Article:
Wednesday, November 21, 2012

Making of SST #2 : Random Rubble Irrigation Tank

Last month, we concluded the cultivation and development of Phase 2. This consisted of several dozen acres of Mango UHD and Melia Dubia (15x15 ft). During Phase 2, we also decided to proceed with inter-cropping of fodder crops. The large acreage required another sub-surface tank (SST) for irrigation.

Last year, we constructed our first tank. In case you missed reading that posting, you can find it here . This time around, we decided to use random rubble instead of bricks. The former has a significant cost advantage over bricks.

The new tank is 22 ft x 22 ft x 10 ft which translates into approx capacity of 1.35 lakh litres.

Steel reinforcement grid 8"x8" being laid to contain the hydrostatic pressure from the bottom of the tank















Construction of the side walls with random rubble.
















Walls erected up to the ground level..















Tank ready, drip system installed!















Initial testing of tank at half capacity.



















Last time around, inner and outer sides were plastered which led to budget overruns. This time, we did not plaster the walls, instead suffered from several leaks due to gaps and partially due to poor workmanship. Subsequently, we ended up plastering the exterior sides which seems to contain the leaks. 

Due to different material and design, we were able to save considerably even though cost of cement and labor has increased in the last one year. We hope to be able to service the entire plantation between our two SST tanks including future Phase 3 needs.

18 comments:

  1. Thanks for the update..

    may i know what is the comparative costs i.e.forsimilar capacity of tank using brick howmuch did it cost and for this current design how much did it cost?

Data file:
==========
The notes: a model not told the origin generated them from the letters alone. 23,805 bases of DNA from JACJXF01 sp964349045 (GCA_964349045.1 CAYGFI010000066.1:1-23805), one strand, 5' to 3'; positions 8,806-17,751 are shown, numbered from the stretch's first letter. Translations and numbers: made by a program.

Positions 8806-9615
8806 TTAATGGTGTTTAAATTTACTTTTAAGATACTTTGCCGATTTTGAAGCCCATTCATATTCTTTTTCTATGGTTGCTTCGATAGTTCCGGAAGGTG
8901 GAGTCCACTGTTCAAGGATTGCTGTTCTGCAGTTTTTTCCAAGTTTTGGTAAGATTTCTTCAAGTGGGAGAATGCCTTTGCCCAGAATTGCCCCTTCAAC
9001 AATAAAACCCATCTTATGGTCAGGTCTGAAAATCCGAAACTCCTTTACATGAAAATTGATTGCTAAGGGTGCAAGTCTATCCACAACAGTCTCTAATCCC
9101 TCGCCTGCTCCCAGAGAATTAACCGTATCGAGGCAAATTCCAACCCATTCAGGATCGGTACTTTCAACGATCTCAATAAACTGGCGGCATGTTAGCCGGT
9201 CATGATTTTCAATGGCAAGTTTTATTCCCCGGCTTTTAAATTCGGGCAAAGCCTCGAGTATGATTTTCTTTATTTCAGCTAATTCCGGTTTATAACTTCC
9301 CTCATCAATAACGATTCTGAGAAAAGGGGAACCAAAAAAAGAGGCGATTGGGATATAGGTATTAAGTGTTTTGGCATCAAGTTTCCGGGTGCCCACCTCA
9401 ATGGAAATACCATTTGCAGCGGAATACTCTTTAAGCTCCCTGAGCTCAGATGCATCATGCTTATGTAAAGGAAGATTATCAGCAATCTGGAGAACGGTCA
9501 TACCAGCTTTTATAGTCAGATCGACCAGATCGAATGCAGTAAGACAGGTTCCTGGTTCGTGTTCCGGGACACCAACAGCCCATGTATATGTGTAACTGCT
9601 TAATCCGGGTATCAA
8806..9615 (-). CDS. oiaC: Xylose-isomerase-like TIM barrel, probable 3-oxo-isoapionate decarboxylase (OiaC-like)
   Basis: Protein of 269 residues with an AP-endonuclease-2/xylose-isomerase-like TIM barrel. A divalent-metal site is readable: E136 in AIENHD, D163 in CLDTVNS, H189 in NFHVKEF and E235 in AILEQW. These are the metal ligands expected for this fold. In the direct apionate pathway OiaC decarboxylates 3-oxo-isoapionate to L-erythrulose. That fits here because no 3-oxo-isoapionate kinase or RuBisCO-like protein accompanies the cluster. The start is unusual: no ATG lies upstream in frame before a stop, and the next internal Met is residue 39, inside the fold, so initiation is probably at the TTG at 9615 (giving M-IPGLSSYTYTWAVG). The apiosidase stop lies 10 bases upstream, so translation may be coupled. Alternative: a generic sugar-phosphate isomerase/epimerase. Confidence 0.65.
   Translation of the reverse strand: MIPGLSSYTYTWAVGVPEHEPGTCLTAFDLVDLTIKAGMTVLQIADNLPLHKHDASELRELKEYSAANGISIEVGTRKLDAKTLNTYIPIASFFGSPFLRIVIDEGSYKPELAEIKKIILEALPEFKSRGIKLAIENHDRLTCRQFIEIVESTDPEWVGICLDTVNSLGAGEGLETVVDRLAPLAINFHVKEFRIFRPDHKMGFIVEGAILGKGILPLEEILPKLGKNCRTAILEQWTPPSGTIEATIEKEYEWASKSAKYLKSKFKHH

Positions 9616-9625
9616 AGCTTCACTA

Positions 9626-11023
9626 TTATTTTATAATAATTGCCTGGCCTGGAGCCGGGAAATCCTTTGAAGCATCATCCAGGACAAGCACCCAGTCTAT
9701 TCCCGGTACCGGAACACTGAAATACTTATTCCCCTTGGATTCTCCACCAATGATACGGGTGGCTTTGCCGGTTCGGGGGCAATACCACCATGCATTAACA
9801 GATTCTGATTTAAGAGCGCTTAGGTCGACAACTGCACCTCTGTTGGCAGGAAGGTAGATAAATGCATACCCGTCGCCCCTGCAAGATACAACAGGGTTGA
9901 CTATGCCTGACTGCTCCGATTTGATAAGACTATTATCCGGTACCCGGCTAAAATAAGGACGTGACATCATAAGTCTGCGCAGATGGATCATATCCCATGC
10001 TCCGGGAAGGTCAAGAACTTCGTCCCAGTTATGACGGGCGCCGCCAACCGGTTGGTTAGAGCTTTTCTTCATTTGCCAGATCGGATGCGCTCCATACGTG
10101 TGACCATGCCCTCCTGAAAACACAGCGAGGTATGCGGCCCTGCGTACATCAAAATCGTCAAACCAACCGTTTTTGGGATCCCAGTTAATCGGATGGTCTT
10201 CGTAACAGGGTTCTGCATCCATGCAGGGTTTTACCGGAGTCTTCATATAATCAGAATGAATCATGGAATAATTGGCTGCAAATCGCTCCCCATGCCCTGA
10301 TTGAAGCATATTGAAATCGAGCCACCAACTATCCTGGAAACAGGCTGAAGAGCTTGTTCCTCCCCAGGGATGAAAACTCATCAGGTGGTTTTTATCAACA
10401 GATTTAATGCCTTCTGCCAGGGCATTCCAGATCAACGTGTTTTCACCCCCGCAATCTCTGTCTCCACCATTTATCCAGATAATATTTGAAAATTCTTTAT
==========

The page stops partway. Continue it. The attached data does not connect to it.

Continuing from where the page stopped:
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    Replies
    1. Tank constructed with RR was approx about 15% cheaper (in spite of higher labor and material cost, more than a year later). Depending on the season, bricks can get expensive, moreover the volume of RR is almost 2-4 times that of bricks, which in turn translates into savings in cement and labor.

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  2. Thanks for the update, looks nice.

    I think this Random rubble (irregular shaped stone bricks) costs much more than brick, isn't it?

    Could you tell us the cost please?

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    Replies
    1. RR cost ranges from Rs 7 - 10 but then this can vary depending on your location from the quarry. RR is more expensive per piece but it is definitely much cheaper per unit volume.

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  3. Looks Good.

    Which are the fodder crops you are growing?

    Fodder do u sell it or u have dairy farm to use it?

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    Replies
    1. Planning on agathi, lucerne, planning on starting a goat farm soon.

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  4. Hi,

    Reading about the earlier SST, the cost is about Rs 1-2 per liter. However, you have made an attempt to reduce cost in this second SST.

    Since cost is a major factor, I was wondering why you didn't go for plastic film lined pond. Life of plastic lined pond is only about 5-6 years, but then subsidy is available and the cost can reduce to 6 to 12 paise per liter. ( http://www.ncpahindia.com/articles/article21.pdf )

    The governments reasoning for promoting plastic film lined ponds is that, despite their shorter life, the farmer should be able during that period to become profitable and afford a permanent tank at the end of the period.

    Obviously, govt claims to be taken with a pinch of salt. But seriously, why did you reject plastic film lined pond apart from shorter life issue?

    Vernon